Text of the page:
Why Theory Matters

Why Theory Matters

Many people outside of academia find theory uninteresting. Theory often seems unnecessarily dense and abstract, far removed from our everyday lives. But, in fact, all of us operate from theory. Whenever we ask “how” or “why” about anything, we are engaged in theorizing; theory can be conceptualized as the learned cultural maps we follow to navigate and make sense of our lives and new things we encounter. Everything we do in the world (our actions) is guided by a worldview (our theory).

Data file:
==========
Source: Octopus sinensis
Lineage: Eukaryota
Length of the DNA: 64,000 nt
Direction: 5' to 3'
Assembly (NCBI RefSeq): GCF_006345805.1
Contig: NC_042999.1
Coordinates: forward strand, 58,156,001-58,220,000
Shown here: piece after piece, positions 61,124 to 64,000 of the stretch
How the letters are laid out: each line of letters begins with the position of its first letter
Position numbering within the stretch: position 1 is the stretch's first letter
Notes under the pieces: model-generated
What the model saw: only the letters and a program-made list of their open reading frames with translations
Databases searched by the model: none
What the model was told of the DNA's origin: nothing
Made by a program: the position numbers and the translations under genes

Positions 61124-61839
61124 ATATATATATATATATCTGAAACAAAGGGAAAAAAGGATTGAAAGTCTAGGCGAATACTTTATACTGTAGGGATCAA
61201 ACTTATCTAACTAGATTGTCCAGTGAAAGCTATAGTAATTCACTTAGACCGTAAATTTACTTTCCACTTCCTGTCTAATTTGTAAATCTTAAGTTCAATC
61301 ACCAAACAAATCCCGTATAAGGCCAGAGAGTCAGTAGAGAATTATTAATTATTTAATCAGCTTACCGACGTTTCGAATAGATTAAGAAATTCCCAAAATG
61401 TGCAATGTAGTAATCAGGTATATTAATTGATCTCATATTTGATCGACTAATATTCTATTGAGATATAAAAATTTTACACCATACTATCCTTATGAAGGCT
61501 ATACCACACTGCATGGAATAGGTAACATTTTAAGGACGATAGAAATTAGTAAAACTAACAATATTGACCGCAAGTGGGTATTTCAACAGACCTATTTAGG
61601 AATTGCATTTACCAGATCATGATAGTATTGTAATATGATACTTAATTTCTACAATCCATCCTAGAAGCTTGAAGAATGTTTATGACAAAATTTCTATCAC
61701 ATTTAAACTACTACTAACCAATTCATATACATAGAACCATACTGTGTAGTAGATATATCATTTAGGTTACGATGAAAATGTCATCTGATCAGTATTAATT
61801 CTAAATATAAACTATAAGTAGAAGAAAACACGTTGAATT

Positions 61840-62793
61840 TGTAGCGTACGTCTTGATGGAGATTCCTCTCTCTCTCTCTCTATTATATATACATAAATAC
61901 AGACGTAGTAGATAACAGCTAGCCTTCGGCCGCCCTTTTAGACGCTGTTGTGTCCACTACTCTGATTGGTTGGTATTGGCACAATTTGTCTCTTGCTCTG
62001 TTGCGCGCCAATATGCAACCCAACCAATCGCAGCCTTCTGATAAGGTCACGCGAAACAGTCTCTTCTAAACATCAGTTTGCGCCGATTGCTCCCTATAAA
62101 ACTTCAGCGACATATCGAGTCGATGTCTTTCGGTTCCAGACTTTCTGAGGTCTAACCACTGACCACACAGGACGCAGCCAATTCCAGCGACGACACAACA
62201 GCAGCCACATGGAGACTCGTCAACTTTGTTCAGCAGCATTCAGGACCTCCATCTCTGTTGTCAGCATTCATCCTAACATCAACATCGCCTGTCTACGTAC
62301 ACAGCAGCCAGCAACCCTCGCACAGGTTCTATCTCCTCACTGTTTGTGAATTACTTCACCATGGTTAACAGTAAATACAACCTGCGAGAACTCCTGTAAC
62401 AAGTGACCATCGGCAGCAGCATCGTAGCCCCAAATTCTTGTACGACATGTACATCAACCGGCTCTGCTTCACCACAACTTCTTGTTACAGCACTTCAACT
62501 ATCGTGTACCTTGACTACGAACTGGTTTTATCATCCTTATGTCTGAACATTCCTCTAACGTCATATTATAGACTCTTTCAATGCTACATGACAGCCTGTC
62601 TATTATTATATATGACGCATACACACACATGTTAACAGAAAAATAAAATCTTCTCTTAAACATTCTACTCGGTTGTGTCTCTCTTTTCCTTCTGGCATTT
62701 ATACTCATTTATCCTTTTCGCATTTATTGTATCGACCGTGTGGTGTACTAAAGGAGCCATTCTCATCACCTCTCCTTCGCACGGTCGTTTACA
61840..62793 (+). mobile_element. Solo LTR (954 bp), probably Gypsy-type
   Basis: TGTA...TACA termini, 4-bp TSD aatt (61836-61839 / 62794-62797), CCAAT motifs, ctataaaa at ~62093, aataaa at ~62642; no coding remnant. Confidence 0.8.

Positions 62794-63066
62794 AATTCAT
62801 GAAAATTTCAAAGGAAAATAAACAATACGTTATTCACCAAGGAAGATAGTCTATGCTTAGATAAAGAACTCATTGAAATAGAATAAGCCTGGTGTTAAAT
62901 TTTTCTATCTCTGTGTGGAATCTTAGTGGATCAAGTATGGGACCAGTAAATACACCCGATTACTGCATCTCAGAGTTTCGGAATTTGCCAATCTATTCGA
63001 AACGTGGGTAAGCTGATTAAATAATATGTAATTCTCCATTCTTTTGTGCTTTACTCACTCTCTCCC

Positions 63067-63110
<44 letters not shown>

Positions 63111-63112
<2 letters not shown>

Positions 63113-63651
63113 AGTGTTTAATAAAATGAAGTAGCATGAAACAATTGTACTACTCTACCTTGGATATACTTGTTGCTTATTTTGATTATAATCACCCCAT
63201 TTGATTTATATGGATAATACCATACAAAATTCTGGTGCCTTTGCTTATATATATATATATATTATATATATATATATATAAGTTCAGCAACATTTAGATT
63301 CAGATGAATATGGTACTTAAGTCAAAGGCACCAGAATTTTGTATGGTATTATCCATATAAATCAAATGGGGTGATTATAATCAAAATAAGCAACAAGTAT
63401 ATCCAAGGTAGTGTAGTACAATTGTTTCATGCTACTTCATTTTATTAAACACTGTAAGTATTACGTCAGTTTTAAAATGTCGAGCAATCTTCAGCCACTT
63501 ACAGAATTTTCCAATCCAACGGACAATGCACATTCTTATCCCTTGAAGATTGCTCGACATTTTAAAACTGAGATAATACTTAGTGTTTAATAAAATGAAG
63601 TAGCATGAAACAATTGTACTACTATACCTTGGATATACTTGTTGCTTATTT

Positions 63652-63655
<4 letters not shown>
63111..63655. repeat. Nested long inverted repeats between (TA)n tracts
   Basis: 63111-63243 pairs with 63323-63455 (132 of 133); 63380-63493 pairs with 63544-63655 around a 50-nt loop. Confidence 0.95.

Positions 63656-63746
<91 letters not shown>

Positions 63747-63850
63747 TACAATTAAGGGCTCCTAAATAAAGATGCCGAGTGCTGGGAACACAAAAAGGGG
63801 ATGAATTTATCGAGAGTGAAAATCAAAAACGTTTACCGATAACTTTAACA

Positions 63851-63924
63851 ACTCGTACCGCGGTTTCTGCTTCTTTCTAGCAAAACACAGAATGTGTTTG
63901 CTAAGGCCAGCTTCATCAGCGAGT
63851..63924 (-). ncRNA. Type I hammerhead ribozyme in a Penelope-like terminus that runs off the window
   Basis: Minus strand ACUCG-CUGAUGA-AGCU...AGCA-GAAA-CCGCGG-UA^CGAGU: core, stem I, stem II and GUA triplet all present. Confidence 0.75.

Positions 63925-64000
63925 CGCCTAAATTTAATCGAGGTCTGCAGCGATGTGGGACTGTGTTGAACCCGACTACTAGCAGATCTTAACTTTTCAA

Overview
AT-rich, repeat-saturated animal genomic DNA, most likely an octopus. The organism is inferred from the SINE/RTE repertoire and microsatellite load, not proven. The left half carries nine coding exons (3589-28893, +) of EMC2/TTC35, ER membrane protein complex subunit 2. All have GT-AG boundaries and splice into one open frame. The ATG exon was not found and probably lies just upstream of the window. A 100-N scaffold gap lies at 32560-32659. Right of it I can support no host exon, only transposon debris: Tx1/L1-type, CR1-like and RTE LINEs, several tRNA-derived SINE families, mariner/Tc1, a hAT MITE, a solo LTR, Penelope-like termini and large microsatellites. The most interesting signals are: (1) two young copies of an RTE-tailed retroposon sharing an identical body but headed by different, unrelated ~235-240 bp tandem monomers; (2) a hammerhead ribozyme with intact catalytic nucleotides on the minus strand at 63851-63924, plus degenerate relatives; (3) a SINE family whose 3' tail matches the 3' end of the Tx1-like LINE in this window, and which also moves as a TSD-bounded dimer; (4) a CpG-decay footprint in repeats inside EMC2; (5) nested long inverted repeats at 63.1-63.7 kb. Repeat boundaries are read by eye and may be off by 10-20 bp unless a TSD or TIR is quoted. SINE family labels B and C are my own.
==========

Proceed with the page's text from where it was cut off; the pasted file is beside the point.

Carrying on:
If you are a teacher, you might believe that theory is irrelevant to your practice, but let’s consider a common scenario: Several students regularly come to school without a lunch. Your response will depend on where you see the problem located and what you see as your role in the problem (that is, how you theorize, or make sense of, what’s going on). If you theorize that the problem is about individual families, that the students lack a lunch because their families don’t have the resources to attend to their children’s needs, you might direct the students to the free and reduced lunch program (perhaps assuming the family does not know about such programs). If you theorize that the problem is structural, you might see the students’ lack of lunch as representative of issues that go beyond the family and advocate at the governmental level. In fact, we can take free and reduced lunch programs for granted today because people became involved and worked

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